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The Ocean Blog

In 1954 Smithsonian researchers dissected this squid specimen from the stomach of a lancetfish and added it to the Museum’s squid collection. Almost 50 years later, it helped scientists identify a...
Dr. Clyde Roper discusses the fascinating anatomy of the giant squid ( Architeuthis dux) in this excerpt of "Eyeball to Eyeball," an episode of Errol Morris' First Person television series. Watch...
Smithsonian Zoologist Dr. Clyde Roper , the world's foremost authority on giant squid, explores the squid collection at the National Museum of Natural History. He is passionate about giant squid and...
This is the first photograph of a live giant squid ( Architeuthis ) in its natural habitat. It was taken in 2004 by two Japanese researchers who had suspended a long line from their research vessel...
The giant squid is among the largest invertebrates on Earth, but this deep sea creature has rarely been observed by humans -- alive. Over the centuries, many dead giant squid have washed up on the...
Hundreds of powerful suckers stud the flattened club at the end of the giant squid’s long feeding tentacle. They help the squid capture and hang on tightly to its prey. They also leave deep scars in...
People once thought giant squid (right) were Sea Monks, or mermen (left)—mythical creatures that were part fish-like and part human male. Learn more giant squid facts and legend in the Giant Squid...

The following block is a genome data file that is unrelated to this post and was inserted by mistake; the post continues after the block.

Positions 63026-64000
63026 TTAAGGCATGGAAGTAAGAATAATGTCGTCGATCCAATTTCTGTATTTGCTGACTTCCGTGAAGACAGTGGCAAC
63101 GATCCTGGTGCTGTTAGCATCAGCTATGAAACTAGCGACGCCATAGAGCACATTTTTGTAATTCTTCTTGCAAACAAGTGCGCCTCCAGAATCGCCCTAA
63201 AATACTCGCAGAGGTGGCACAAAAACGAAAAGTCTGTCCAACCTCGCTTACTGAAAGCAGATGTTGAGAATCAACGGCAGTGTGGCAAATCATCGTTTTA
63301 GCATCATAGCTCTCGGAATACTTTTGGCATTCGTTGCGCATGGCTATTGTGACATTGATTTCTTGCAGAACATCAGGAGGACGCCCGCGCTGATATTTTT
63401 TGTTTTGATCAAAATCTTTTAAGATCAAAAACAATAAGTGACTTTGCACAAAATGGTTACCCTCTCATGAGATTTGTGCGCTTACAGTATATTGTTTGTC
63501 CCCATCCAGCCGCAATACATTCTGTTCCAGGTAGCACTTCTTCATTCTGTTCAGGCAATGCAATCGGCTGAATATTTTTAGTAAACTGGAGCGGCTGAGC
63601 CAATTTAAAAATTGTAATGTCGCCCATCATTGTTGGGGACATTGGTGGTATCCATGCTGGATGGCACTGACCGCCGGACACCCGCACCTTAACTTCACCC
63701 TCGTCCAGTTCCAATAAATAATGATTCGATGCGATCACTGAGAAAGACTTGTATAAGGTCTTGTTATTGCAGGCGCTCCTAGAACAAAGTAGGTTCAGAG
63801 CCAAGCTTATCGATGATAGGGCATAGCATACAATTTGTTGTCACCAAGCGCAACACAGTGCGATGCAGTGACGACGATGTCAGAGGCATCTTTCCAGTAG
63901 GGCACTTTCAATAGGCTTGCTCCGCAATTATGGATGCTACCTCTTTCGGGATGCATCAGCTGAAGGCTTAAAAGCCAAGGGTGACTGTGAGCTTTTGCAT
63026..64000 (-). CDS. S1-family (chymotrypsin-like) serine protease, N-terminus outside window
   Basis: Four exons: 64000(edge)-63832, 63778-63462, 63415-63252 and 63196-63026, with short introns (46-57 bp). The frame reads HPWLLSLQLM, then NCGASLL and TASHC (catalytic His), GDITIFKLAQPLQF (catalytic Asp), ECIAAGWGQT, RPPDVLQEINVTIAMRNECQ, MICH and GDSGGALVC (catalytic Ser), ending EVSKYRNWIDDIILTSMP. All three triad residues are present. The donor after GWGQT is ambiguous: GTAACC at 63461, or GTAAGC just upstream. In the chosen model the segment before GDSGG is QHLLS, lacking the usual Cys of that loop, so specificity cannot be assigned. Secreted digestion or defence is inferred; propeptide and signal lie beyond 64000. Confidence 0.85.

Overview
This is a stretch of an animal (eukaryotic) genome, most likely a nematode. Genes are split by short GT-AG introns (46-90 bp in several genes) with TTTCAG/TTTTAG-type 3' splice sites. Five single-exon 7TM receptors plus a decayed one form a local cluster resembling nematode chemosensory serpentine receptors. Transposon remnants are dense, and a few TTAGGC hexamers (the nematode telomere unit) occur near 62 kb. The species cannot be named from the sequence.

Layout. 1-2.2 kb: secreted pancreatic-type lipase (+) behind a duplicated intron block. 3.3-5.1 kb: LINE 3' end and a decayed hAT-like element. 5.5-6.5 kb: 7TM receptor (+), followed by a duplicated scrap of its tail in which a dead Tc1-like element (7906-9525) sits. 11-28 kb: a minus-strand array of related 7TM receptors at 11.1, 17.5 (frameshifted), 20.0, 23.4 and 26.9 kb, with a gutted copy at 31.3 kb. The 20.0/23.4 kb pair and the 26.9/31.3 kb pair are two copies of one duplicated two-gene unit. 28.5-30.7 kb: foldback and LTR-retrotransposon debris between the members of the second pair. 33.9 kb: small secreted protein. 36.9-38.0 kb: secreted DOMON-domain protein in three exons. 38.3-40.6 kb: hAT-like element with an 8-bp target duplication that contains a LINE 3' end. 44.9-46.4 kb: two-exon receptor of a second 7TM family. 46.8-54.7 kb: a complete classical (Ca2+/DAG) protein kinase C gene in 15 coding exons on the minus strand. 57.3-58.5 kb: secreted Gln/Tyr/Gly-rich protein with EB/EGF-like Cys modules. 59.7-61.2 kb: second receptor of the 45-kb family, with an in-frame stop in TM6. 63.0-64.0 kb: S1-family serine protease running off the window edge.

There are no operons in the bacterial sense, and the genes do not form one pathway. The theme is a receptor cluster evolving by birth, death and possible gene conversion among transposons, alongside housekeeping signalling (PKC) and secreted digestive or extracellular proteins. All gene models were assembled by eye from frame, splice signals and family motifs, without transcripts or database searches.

The Laysan albatross ( Phoebastria immutabilis ) breeds mainly in Hawaii and other Pacific islands where male and female pairs will incubate their egg for nine weeks. The pair participates in an...
A deep-sea octopus wraps itself around a submersible’s robotic arm 2,300 meters (7,546 feet) down in the Gulf of Mexico. "Most octopuses will let you get close, maybe even touch them, but normally...
In 2006, this female giant squid attacked bait suspended beneath a Japanese research vessel off the coast of Japan in the Ogasawara Islands . This screenshot resulted when the research team pulled...
Humans have long been captivated by what we now call the giant squid ( Architeuthis ). This image gallery gives a glimpe into our fascination with the animal. For a long time, people saw mysterious...
Squids come in a wide range of sizes, from smaller-than-your-thumb to the enormous giant squid. Giant squid grow up to 16 meters (50 feet). Learn more the life, range, and ecology of the giant squid...
This image from a scanning electron micrograph magnifies the tiny teeth that cover the surface of the giant squid’s tongue-like organ, or radula . Seven rows of sharp teeth help direct tiny pieces of...
The veined octopus ( Amphioctopus marginatus ), also known as the coconut octopus, has a skill beyond other cephalopods: it hides under animal and coconut shells, dragging them along the seafloor for...
Squids come in a wide range of sizes but despite differences in size and shape, all work basically the same way inside. More about the giant squid can be found in the Giant Squid section .
Models of a giant squid and an octopus hang over display cases in the "Lower Invertebrates" exhibit at the Smithsonian Institution Building ("the Castle") in 1901. The Smithsonian has been conducting...
Dampier was not able to collect specimens of fishes and other ocean life. But he had his shipboard artist carefully record the species that Dampier found new and unusual.
This photo shows just a small part of the cephalopod collection at the Smithsonian's National Museum of Natural History. Shown here is Dr. Clyde Roper , a zoologist and squid expert. More about the...
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